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Same old song and dance

  1. Dec 30, 2014 #1
    So this has been heard before but I really can't figure out what to do and need to hear some other's perspective on my situation. My university experience has been painful and confusing. I have switched majors and minors and have done things I'm not very proud of. I'm now a Mathematics Major with a Minor in Physics. I love both but I feel that Physics is the field that's more practical for a graduate degree. I recently decided that I wanted to go for a Masters and needed to fix my past mistakes. After 2 years in school my GPA was terrible and ended up as a 1.6. After a ton of coffee, repeats and a little luck, I have raised it to a 2.9 and if I keep going the way I have been I will end up with a GPA around 3. I'm worried about having a solid enough foundation for a graduate degree.

    I know that I have a solid enough foundation for Math if I so choose to go for it.
    However I'm not so sure for Physics (The one that I want). I have taken the 3 essentials classes in Mechanics, Electromagnetism and Modern, but will only get a shot at 2 or 3 upper level classes.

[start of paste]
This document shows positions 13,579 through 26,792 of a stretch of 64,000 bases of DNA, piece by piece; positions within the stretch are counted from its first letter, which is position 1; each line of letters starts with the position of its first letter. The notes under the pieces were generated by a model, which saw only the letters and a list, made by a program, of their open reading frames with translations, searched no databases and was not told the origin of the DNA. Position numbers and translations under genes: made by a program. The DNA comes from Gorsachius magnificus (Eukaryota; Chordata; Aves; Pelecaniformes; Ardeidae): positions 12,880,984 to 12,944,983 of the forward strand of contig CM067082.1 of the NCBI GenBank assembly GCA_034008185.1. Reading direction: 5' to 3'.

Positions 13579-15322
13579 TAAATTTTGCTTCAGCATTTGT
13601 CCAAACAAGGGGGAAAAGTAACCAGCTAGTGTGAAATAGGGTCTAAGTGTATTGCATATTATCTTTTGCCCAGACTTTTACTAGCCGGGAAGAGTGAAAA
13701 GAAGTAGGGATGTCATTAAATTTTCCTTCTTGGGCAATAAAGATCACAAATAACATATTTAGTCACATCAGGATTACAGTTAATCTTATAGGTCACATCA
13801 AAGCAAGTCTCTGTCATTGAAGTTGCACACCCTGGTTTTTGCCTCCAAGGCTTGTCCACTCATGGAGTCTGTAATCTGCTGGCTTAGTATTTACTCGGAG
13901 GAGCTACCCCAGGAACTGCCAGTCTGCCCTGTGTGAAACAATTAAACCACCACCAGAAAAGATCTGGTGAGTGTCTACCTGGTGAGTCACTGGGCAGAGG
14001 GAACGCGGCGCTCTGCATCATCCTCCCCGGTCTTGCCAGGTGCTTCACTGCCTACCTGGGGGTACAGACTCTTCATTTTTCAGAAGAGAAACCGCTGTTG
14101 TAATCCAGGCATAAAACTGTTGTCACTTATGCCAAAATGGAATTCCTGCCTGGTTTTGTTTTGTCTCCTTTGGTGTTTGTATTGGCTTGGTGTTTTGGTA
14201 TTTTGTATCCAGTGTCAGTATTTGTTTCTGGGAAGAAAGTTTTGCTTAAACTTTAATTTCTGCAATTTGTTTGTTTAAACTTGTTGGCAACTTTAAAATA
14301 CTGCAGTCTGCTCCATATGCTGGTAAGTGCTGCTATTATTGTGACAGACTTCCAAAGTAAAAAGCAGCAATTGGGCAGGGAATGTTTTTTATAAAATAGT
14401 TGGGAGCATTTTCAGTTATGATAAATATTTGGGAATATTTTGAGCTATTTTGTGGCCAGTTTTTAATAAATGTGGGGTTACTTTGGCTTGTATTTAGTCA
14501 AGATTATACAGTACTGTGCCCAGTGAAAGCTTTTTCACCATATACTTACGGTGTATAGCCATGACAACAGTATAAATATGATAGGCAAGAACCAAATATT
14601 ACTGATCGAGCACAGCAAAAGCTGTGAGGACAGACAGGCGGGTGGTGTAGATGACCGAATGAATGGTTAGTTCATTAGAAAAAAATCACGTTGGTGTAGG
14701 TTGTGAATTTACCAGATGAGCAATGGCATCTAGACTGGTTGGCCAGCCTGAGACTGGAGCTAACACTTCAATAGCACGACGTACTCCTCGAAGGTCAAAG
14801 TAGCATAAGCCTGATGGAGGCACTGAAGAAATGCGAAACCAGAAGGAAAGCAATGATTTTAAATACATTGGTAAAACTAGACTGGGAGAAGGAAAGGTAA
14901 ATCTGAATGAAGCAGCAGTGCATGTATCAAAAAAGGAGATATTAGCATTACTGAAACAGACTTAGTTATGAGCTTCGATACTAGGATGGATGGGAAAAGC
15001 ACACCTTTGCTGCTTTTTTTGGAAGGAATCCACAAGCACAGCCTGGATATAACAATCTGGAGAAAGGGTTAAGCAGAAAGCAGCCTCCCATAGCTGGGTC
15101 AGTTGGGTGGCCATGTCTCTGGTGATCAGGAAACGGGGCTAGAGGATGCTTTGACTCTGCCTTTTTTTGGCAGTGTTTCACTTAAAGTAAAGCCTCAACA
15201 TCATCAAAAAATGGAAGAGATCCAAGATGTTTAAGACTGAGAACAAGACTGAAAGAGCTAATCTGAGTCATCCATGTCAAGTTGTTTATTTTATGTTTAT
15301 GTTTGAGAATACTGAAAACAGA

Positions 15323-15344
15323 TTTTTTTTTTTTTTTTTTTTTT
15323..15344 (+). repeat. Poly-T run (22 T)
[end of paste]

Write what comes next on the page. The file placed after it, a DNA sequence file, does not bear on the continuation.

Would having a Bachelor of Science in Mathematics with a Minor in Physics be a strong enough foundation to pursue graduate study in Physics?
     
  2. jcsd
  3. Dec 30, 2014 #2
    I believe physics grad schools expect you to have taken two semesters of mechanics, two semesters of electromagnetics, and two semesters of quantum mechanics (though someone may correct me on this). Of course, the more physics courses, the better. Some colleges may be lenient and allow you to take those prerequisite classes before you actually begin the graduate level classes. It just depends on which university you would go with. That would be something to look into.
     
  4. Dec 31, 2014 #3
    I did read that the program I'm looking at conducts an oral interview to determine where a student stands on their Physics knowledge and to determine prerequisites. That might be what you're kind of referring to. Its just hard to get information out of anybody on how grad schools operate.
     
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